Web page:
Last week was one those in the radio industry would love to forget – in fact, radio has been having these types of weeks for quite some time now. Repeating the same mantra heard over and over again the last few decades, Big Media eliminated positions again with Clear Channel and Cumulus leading the way. CC last week eliminated hundreds of jobs – many of them program director positions from its small and medium-sized market stations.
Clear Channel even went as far as eliminating a entire format as an Urban station in Columbia, SC flipped to a simulcast of a News/Talk outlet. Despite the fact that WXBT, aka, “The Beat” (1001.FM) finished 6th in the recent summer book in Columbia and beat arch rival WHXT (103.9 FM), Clear Channel flipped the station to a simulcast of talker WVOC-AM (560) because of more revenue it would generate.
Cumulus made notable layoffs in its just-acquired Citadel stations in Chicago and Los Angeles, including longtime WLS-FM operations director Michael LaCrosse, who was among nine let go from the cluster.
And former WLIT programmer Mark Edwards was also let go from his position at Entercom in Kansas City.
Not even two top-rated hosts were spared as Cox Communications fired two long-time morning personalities (John Lisle and Steve Hahn) from classic rocker KISS-FM (actual call letters) in San Antonio.
The carnage was so bad, Joel Denver of radio trade website All Access kept a running tab of who was let go at Clear Channel.
To replace the fired program and music directors at their stations, Clear Channel is expanding its two-year old “Premium Choice” national programming initiative, which is basically another way to say “automated”. In other words, CC is planning to eliminate more local voices – which listeners railed against for years- in favor of this chicken sh*t operation a bunch of sales executives thought up.
And Clear Channel emphasized its stations would be more localized than ever before. What does that mean, more local commercials? This statement doesn’t mean anything when you’re cutting the live and local talent, which radio needs to reinvest in. Clear Channel feels the investment isn’t worth it, regardless of the bullsh*t they spew out about “localism”.
At a time when the public is protesting Wall Street’s tactics and its greediness, radio’s talent purge couldn’t have come at a worse time. What went on this week has been going on for years – remember when Clear Channel announced they were laying off 1,850 people on the same day of President Obama’s inauguration? (and my rant on Clear Channel that day is just as relevant now.)
And yet, hardly anybody – the FCC, the politicians, President Obama, the corporations themselves, and even some of the listeners – care. After all, the listeners who did care about local radio and music have long ago fled for the exits as many switched to iPods, and satellite and Internet radio to get their music fix – just ask Alternative music fans. After Merlin Media bought both WKQX in Chicago and WRXP in New York City, no other station in their respective markets picked up the format because radio execs feels the young-skewing audience isn’t valuable to advertisers. In other words, radio practically gave up on a viable segment of the next generation of listeners.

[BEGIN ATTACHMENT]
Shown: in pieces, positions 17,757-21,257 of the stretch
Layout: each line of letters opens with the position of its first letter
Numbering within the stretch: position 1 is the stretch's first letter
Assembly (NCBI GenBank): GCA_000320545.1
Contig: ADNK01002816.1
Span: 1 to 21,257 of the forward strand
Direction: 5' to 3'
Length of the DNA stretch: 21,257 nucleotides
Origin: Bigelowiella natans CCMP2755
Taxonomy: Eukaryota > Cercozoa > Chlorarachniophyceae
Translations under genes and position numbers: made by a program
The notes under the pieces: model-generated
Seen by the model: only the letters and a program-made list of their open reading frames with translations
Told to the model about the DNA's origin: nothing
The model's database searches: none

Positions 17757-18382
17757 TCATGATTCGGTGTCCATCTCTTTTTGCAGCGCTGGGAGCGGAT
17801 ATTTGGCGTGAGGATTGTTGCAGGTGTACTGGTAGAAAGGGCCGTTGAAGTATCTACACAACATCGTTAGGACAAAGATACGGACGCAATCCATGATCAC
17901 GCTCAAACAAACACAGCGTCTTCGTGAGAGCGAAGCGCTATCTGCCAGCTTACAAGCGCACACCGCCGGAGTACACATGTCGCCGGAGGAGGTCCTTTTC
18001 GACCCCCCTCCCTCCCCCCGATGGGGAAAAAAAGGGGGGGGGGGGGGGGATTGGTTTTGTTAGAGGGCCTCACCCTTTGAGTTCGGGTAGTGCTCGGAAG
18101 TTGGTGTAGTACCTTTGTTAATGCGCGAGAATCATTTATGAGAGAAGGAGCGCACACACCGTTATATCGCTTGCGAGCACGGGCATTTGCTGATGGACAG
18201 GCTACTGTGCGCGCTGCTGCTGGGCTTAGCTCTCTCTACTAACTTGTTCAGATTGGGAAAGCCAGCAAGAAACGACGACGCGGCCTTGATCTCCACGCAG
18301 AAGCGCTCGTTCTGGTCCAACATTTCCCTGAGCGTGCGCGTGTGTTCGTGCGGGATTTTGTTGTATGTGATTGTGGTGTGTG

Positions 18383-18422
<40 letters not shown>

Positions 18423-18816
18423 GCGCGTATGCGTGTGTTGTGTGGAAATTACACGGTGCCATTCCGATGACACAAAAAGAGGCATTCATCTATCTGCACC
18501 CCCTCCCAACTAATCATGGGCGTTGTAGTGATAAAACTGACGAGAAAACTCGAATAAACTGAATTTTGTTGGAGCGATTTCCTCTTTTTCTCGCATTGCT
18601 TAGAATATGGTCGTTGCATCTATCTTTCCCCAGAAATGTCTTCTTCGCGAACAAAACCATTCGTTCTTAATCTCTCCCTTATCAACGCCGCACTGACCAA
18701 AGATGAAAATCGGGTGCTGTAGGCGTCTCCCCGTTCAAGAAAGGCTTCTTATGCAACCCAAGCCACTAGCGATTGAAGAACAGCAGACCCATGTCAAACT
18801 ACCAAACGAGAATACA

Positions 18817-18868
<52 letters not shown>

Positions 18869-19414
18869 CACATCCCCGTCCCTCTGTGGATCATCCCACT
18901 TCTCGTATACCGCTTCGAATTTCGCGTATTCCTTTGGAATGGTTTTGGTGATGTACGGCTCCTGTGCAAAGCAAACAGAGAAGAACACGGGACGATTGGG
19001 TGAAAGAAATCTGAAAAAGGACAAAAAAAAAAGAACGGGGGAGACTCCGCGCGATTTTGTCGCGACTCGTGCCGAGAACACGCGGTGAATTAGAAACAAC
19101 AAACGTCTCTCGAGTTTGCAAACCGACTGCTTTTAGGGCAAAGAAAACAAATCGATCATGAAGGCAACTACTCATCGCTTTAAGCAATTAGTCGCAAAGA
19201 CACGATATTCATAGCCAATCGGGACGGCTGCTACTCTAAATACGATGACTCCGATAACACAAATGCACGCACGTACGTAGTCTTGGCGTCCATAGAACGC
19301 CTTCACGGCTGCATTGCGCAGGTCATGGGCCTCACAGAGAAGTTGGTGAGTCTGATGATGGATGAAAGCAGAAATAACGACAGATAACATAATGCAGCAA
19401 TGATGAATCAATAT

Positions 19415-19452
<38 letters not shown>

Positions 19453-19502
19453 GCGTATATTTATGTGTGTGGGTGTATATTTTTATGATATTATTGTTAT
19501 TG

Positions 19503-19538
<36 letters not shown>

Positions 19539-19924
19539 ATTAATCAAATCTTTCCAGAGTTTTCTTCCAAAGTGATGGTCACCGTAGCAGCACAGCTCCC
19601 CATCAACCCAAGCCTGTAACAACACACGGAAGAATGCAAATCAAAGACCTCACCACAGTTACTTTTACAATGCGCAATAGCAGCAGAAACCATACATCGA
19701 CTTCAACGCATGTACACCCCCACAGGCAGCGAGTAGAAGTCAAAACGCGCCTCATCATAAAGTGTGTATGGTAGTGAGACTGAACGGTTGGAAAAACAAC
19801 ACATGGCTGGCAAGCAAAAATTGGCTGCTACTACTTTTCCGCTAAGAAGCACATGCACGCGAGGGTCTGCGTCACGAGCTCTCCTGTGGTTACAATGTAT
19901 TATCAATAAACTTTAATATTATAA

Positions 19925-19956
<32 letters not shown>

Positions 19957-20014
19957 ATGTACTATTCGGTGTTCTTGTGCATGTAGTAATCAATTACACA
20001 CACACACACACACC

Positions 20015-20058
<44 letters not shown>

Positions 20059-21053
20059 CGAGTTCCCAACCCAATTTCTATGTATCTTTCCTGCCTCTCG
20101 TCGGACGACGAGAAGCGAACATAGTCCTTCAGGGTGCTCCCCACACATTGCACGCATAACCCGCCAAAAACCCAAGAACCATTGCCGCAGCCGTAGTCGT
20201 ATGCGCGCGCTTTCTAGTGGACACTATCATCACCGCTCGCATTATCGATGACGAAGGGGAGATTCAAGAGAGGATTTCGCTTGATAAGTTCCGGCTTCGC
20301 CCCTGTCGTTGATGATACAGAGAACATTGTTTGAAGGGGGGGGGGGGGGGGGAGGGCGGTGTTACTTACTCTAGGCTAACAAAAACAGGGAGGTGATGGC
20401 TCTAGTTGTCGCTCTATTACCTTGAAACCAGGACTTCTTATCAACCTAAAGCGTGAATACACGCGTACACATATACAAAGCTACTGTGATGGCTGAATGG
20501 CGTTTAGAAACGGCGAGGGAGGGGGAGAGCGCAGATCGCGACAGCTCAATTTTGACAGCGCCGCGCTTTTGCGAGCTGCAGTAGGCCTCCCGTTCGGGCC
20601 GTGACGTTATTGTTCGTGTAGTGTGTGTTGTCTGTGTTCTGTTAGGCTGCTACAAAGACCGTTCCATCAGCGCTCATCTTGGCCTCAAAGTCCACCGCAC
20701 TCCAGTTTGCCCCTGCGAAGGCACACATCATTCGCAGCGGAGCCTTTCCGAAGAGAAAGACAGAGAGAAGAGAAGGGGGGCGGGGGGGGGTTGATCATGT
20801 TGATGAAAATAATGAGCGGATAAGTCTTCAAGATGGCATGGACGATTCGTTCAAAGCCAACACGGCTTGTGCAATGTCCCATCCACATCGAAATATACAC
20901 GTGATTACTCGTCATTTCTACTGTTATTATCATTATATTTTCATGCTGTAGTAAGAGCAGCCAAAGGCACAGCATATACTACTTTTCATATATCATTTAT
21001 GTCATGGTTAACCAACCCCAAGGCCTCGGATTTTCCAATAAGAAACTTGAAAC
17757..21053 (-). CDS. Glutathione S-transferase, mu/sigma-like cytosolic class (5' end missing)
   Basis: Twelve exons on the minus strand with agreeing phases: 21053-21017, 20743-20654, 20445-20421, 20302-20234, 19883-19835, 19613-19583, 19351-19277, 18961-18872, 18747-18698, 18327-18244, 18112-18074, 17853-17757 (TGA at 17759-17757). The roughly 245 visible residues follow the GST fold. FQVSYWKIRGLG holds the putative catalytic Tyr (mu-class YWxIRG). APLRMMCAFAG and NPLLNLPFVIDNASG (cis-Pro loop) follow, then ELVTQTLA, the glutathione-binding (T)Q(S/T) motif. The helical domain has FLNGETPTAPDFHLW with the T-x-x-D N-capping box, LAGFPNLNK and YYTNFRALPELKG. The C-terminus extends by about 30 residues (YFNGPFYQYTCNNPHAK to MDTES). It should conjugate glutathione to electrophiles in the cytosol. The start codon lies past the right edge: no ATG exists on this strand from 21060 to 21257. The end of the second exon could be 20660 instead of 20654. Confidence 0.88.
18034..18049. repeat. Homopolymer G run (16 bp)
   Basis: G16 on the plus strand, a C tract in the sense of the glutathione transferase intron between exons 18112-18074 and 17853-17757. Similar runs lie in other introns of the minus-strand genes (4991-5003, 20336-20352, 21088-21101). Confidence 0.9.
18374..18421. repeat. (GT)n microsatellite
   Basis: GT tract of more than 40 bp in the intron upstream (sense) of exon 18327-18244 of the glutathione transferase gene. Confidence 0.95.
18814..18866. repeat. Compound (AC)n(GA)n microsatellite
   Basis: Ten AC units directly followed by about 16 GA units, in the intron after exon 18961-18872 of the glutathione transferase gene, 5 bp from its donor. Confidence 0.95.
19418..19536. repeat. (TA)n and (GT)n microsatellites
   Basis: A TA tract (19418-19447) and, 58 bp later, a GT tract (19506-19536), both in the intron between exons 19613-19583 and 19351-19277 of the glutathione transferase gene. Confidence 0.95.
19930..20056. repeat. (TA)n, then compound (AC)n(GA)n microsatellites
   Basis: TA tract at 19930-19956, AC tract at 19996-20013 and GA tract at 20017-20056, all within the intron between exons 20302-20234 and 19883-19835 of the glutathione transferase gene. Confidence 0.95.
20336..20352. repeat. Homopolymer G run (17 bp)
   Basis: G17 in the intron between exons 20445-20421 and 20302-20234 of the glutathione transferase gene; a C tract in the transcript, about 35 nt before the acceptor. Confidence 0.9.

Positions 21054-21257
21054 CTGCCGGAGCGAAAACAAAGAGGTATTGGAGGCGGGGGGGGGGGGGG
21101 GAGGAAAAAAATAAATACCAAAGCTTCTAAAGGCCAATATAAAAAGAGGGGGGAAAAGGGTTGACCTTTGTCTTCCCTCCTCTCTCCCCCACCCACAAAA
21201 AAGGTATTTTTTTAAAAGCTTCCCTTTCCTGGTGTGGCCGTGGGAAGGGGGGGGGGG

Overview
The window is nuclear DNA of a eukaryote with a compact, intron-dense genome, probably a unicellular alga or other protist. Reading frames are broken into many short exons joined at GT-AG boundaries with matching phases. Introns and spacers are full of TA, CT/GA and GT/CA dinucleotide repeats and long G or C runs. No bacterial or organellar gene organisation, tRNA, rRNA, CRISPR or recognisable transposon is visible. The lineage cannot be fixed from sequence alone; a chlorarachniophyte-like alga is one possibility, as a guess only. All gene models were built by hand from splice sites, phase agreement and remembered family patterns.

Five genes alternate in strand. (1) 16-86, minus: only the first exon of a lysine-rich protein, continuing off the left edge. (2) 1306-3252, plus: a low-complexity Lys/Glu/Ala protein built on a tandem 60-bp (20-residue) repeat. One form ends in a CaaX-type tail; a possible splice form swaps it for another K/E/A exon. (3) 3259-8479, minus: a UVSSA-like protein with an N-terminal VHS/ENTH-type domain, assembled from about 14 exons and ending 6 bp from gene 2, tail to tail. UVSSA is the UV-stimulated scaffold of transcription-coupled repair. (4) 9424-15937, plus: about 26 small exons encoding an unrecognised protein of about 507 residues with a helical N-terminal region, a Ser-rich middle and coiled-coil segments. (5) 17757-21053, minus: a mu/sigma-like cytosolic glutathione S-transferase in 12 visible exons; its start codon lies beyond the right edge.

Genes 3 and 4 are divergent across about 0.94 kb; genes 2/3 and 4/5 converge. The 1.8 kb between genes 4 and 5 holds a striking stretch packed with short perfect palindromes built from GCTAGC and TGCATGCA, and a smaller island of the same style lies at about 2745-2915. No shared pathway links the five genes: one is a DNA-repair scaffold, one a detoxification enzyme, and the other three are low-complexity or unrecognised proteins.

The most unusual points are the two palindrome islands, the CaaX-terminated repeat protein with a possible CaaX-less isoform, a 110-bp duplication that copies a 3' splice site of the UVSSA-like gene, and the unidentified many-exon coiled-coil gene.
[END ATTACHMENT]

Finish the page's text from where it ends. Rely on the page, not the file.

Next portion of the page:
Which brings yours truly to the late Apple co-founder Steve Jobs. Jobs was a chief critic of IBM, pointing out they didn’t innovate, and always played it safe. Jobs came through and developed products that changed the world – including the iPod. Music lovers no longer needed to sit through 20 minutes of commercials an hour on terrestrial radio when they can program 1,000 songs into a device they can easily program. When Apple reinvented the home computer with the Macintosh in 1984, IBM, countered with the IBM PCjr – remember that piece of junk? Today, IBM is out of the home computer business, selling their operation to China-based Lenovo.
Radio clearly needs an Steve Jobs-like individual to make radio relevant again, but fat chance – Clear Channel and other Big Media radio execs views them as threats to their business models and their high-paying jobs. Innovation isn’t job #1 at these places – the future innovators of radio are likely stuck cleaning the bathroom or filling the vending machines instead. Inventing the next exciting format at Clear Channel isn’t as important as some middle manager’s need for a Hershey’s bar and a Diet Coke delivered to him at 3:00 p.m. every day.
When Steve Jobs died, his life was celebrated all throughout the world as a creator, innovator, and a competitor. Jobs’ popularity is in vast contrast to any radio executive that I can think of. When Clear Channel Radio CEO John Hogan or a member of the Mays family passes, will their life be celebrated in a public setting? I don’t think so.
What Steve Jobs described about IBM can very easily be applied to the current state of the radio industry. No one talks about IBM anymore. Nobody talks about radio anymore, either.